Better scrutiny, lower costs

The other big benefit of the investment trust structure is that, like any other listed company, an investment trust has an independent board of directors. The board represents the interests of the shareholders. That should mean more scrutiny of performance and costs, for example. And if the board isn't deemed effective on that front, then it also leaves room for activist investors to come in and force changes if they spot the opportunity to do so. The strategic changes pushed through at Alliance Trust, one of the largest and oldest investment trusts in the UK, by US activist group Elliott, are one high-profile recent example.

Finally, the other point that we always focus on at MoneyWeek costs. Investment trusts have long had a reputation for being cheaper than open-ended funds. This was true prior to the RDR, when open-ended funds had to pay commission to advisers, but costs have evened out since, and we wouldn't assume that using a trust is always cheaper. Keep an eye out for our perennial bugbear, performance fees, in particular. That said, as wealth manager Canaccord Genuity points out, a world where open-ended funds are becoming cheaper and passive funds are ever more popular simply means that investment trusts will be under even more pressure to exploit "the inherent competitive advantages" offered by the closed-end structure.

You just have to make sure that you pick the trusts that are making full use of these advantages. Throughout this issue we've looked at some of the most interesting trusts around and my colleague Merryn Somerset Webb has updated MoneyWeek's model investment trust portfolio. Click here to see theupdate.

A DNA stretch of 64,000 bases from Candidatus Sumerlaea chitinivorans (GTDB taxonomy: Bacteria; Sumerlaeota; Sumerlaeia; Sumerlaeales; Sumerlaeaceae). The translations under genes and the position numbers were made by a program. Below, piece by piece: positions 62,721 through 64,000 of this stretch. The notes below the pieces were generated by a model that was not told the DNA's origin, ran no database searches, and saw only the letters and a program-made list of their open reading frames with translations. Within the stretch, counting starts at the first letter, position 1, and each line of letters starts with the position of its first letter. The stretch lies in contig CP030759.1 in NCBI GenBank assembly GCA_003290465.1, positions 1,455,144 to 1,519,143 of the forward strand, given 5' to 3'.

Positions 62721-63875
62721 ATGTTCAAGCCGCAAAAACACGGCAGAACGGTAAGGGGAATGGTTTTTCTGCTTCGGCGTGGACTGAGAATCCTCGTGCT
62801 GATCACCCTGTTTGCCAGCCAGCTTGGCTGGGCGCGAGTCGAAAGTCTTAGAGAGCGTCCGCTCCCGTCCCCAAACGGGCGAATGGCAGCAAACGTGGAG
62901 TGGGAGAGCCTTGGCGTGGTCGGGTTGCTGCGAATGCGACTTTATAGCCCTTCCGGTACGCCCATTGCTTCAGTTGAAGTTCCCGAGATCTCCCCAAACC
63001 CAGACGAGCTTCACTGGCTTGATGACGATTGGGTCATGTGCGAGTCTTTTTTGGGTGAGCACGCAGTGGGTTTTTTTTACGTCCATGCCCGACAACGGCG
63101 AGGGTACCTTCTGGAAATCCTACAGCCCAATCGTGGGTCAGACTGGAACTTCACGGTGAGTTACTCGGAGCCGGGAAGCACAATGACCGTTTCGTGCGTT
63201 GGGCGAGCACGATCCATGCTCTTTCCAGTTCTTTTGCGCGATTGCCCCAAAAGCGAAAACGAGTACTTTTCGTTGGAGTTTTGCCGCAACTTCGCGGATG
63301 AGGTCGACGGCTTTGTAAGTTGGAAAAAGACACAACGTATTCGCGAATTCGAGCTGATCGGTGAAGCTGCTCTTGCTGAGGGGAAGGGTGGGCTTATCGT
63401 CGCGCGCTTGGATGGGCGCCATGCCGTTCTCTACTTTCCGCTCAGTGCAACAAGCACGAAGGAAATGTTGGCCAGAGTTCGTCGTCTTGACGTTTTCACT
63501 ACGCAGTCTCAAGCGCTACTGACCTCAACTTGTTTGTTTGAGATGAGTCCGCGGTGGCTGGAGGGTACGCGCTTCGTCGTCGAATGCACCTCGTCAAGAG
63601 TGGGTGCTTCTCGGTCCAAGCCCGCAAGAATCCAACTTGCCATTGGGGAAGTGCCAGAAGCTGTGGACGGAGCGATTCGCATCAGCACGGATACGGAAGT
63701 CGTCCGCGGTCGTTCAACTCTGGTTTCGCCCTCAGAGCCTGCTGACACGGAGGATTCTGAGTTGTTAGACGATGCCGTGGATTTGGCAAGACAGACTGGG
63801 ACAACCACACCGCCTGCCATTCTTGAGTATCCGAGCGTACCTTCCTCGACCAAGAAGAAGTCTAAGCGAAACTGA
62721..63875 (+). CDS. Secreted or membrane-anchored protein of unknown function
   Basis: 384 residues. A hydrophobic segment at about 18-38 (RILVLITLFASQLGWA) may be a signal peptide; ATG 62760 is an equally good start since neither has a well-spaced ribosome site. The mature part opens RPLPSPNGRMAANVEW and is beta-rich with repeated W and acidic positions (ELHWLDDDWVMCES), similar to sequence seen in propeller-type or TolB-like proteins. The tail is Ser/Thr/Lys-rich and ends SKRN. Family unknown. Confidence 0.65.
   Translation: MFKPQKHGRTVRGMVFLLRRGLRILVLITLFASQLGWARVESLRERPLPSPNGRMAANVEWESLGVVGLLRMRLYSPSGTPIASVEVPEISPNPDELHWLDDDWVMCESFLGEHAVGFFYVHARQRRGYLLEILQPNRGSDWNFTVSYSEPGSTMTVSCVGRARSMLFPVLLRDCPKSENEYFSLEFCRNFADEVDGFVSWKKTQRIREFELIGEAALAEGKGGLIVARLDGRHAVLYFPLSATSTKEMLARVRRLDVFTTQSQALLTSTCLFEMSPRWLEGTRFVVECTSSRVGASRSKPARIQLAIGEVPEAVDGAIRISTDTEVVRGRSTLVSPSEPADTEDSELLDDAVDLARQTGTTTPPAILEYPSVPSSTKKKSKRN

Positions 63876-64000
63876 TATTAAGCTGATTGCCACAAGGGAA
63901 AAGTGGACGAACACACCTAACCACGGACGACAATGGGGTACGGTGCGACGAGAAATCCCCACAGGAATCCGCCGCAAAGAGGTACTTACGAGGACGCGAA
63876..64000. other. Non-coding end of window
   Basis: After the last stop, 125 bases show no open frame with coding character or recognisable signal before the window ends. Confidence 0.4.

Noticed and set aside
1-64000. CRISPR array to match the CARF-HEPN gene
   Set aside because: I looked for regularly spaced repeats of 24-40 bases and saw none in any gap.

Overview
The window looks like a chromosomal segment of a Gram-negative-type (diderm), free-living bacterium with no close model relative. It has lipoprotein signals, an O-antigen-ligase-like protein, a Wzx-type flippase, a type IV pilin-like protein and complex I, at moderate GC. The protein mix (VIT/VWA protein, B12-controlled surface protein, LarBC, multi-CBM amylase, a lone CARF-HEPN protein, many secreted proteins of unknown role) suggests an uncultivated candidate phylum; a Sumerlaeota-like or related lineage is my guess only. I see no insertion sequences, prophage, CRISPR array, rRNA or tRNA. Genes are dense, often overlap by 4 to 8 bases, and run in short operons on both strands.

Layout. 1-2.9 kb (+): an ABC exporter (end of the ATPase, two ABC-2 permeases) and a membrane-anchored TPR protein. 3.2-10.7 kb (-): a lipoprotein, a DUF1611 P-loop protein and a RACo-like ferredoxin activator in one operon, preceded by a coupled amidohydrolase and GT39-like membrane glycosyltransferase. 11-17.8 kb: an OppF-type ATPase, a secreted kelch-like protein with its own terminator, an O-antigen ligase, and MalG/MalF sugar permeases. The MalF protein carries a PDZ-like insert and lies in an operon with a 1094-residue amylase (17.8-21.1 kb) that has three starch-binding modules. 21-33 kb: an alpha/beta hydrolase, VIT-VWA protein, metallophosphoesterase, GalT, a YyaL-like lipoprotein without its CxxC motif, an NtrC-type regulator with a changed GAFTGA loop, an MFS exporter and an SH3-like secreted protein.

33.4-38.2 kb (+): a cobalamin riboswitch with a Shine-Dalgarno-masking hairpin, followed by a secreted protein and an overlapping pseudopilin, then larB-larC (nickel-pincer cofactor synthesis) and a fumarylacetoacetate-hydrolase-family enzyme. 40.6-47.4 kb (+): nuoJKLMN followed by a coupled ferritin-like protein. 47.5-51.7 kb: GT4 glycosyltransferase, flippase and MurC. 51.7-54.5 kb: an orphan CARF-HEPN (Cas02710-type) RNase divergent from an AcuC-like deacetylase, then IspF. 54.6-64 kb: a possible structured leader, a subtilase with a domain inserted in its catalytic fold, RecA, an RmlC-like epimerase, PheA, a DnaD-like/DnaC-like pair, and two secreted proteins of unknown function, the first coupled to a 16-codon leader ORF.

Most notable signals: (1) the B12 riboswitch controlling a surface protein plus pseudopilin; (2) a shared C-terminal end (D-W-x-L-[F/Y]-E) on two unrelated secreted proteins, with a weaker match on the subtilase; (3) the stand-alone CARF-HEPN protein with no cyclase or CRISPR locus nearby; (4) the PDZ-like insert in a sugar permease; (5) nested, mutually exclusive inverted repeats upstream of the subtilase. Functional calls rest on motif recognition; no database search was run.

John Stepek

John Stepek is a senior reporter at Bloomberg News and a former editor of MoneyWeek magazine. He graduated from Strathclyde University with a degree in psychology in 1996 and has always been fascinated by the gap between the way the market works in theory and the way it works in practice, and by how our deep-rooted instincts work against our best interests as investors.

He started out in journalism by writing articles about the specific business challenges facing family firms. In 2003, he took a job on the finance desk of Teletext, where he spent two years covering the markets and breaking financial news.

His work has been published in Families in Business, Shares magazine, Spear's Magazine, The Sunday Times, and The Spectator among others. He has also appeared as an expert commentator on BBC Radio 4's Today programme, BBC Radio Scotland, Newsnight, Daily Politics and Bloomberg. His first book, on contrarian investing, The Sceptical Investor, was released in March 2019. You can follow John on Twitter at @john_stepek.